Over the first weekend I was supporting Musical Theatre Review running around catching a dozen new musicals which could be in line for the annual Musical Theatre Award. Head to for all the posted reviews by the various guest assessors in this early round. Some of the work will go forward to Fiona Orr’s panel of judges for 2019 and, in time, there will be a shortlist of work which is highly recommended for many different reasons. I am so glad that the Awards we started in 2008 still offer new writers and new companies an assurance that they will be assessed and, where appropriate, celebrated.
For the last week I seem to have been seeing too many shows to have time to write about them, so I thought I’d offer a roundup of Week 1 focussing on some of those non musical works which I am enjoying talking about in queues and whenever I get asked. In alphabetical order…
Ariadna (C Aquila / Roman Lodge 11:55) – Alyona Ageeva’s PosleSlov. I caught up with this Russian company having seen Some Body last year A company using the naked and draped human form to explore Greek myths through stylised tight repetitive forms which haunt you to add meaning, but still you into acceptance. It is partly distancing and partly engrossing. Go and explore one of the works and I’d love to hear what dance specialists think
Canary and the Crow ( Summerhall 19:50) – Middle Child Daniel Ward, a charismatic storyteller, leads this company in a piece of theatre blending gig style, sounding, song, character creation and in the round atmospheric realisation to give us his story of growing up black in a white world, the privilege of the private/public school system, and connect into finding his path to being on stage and sharing the poem of The Canary and the Crow which has flown with him through life. It is angry and inspiring, challenging and uplifting. It is powerful musically driven theatre.
Conspiracy (Underbelly Cowgate 16:45) – Barrel Organ. My first time seeing the work of the Barrel Organ collective of creative artists and I love a good conspiracy. Here I loved being taken into what felt like a well researched exploration of one iconic picture and the world from which it came, although it may all be made up around a lunchtime sandwich. The three artists challenge each other in a dangerous and rather joyful way and we touch on JFK, Princess Diana, Moon Landings, Area 51, JFK and 9/11 to enrich the core exploration. So pleased to follow the producing career of Ellie Claughton and her Assistant Grace Dickson as they work on this as one of three companies they present at EdFringe and tour nationally.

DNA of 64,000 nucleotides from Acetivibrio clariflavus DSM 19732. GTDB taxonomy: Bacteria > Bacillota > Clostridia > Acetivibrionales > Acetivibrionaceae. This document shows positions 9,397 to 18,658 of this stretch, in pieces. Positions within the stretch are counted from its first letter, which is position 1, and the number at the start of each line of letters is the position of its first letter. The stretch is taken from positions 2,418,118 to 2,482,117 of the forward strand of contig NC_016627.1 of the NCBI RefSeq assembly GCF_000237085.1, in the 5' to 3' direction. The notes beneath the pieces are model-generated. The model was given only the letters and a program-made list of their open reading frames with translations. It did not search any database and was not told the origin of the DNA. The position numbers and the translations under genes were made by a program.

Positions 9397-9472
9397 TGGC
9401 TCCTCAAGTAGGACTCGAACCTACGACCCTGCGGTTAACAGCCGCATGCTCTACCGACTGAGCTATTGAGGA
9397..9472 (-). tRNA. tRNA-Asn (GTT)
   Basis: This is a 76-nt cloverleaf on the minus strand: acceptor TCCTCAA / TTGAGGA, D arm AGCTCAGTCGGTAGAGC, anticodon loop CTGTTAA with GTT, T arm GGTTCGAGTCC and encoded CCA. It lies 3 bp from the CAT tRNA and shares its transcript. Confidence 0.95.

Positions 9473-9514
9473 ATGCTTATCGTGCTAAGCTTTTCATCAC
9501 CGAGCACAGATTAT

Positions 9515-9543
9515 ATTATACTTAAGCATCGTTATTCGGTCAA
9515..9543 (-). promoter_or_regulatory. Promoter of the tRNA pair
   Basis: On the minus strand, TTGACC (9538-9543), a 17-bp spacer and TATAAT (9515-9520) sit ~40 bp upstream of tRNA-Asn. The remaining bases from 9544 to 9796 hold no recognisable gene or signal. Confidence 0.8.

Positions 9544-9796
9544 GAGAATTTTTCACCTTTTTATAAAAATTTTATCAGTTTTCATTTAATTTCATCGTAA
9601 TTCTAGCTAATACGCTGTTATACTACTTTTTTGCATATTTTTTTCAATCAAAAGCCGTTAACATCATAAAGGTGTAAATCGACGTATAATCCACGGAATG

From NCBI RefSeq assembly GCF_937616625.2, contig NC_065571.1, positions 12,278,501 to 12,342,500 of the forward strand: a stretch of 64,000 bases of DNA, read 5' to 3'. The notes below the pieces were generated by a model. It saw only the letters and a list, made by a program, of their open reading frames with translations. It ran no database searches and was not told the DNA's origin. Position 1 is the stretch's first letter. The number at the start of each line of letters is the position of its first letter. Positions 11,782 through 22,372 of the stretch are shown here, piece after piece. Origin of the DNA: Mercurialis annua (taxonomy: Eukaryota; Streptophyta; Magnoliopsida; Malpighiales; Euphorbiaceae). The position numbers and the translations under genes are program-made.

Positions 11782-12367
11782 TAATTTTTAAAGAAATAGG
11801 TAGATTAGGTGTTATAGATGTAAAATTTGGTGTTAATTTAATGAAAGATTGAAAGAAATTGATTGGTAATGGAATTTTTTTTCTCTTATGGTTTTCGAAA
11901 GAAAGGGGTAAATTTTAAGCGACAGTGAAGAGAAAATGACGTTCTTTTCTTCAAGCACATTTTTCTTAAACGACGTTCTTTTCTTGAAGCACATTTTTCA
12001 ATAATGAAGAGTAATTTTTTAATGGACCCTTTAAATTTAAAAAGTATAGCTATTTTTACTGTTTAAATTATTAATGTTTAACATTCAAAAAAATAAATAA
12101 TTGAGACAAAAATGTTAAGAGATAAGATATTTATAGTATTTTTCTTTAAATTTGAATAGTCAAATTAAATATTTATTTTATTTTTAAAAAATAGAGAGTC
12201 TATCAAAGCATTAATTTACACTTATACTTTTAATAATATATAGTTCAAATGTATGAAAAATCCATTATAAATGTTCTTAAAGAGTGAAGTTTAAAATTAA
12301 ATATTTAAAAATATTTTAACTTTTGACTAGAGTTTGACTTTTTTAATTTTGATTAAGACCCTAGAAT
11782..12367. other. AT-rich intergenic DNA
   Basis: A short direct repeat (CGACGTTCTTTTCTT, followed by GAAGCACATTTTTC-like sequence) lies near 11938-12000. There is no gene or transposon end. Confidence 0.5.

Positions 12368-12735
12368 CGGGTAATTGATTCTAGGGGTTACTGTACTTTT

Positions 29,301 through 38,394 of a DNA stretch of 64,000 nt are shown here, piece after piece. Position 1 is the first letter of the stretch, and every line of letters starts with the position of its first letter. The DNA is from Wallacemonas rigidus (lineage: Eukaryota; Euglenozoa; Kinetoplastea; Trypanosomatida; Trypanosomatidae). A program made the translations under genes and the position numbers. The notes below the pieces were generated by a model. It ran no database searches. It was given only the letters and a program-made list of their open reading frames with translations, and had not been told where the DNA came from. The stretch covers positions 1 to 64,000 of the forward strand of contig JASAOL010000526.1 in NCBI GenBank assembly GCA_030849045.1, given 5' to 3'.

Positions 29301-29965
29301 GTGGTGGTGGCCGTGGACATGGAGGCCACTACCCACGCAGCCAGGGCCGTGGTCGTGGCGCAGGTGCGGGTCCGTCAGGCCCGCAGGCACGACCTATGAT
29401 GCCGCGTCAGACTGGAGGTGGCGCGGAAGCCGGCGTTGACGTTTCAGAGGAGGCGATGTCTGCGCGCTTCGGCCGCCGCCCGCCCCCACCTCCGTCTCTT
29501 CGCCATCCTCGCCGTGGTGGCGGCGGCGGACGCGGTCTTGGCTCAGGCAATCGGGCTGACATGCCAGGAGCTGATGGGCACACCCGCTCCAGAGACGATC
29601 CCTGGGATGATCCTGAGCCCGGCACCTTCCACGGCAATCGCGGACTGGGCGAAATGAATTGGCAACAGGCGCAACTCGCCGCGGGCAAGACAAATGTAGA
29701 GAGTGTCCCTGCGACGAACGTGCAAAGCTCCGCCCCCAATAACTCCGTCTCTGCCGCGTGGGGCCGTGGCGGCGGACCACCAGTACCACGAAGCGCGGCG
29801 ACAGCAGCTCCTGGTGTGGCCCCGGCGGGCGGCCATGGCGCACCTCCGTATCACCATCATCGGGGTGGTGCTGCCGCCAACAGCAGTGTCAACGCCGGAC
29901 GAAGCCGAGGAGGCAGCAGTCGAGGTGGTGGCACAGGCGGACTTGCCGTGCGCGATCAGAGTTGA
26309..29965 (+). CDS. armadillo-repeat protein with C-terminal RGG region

Einstein ( Pleasance Cortyard 14:00) – Pip Utton This is a gentle hour with a genius and a man so in love with science and his own ambition to uncover and invent that he has to reveal to us his deep flaws as a husband and father. Pip is a deeply experienced monologue creator, engaging with us, guiding us through the science and life of the man. It is fitting that he is also presenting his show on Adolph Hitler which, if you have never seen it, is an unforgettable piece of theatre.
Moonbird (Pleasance Courtyard 10:30) – Handprint Theatre I was so pleased to be part of a small but delighted audience for this bilingual completely enchanting piece of storytelling offered in BSL sign and spoken/written English. The small children in the front row relished the warmth of the welcome into the Handprint world, and the older children in the audience like me enjoyed the inner complexity of helping us understand what it is to be separated from one of our senses and the need to listen with all our available skills and from our hearts You don’t need a child to see this company – but I will look forward to being in a buzzing full house at a school performance sometime.
Red Hour Glass (Storytelling Centre 18:00) – Alan Bissett I am late to the party, this is my first chance to see one of Alan Bissett’s shows and I will catch up. I just wonder how the chat went around a beer which led to Alan become a house spider and a tarantula, amongst others, in a research lab. I am so glad this 2012 hit has returned to the festival, and I look forward to exploring more of his rich characterisations and warm storytelling.
Who Cares (Summerhall 18:20) – Lung Theatre Company This is necessary theatre at its best. Lung bring together many testimonies from young people who are carers for parents and siblings and fashion it into a piece of drama which hits hard and hits deep. Today they also launched a petition to seek changes from the Government which would support and require local authorities to do more for the thousands of young carers who are slipping through societies safety nets. Do try and grab a ticket or just check out the production and their work for a future booking to your theatre, festival AND please sign the petition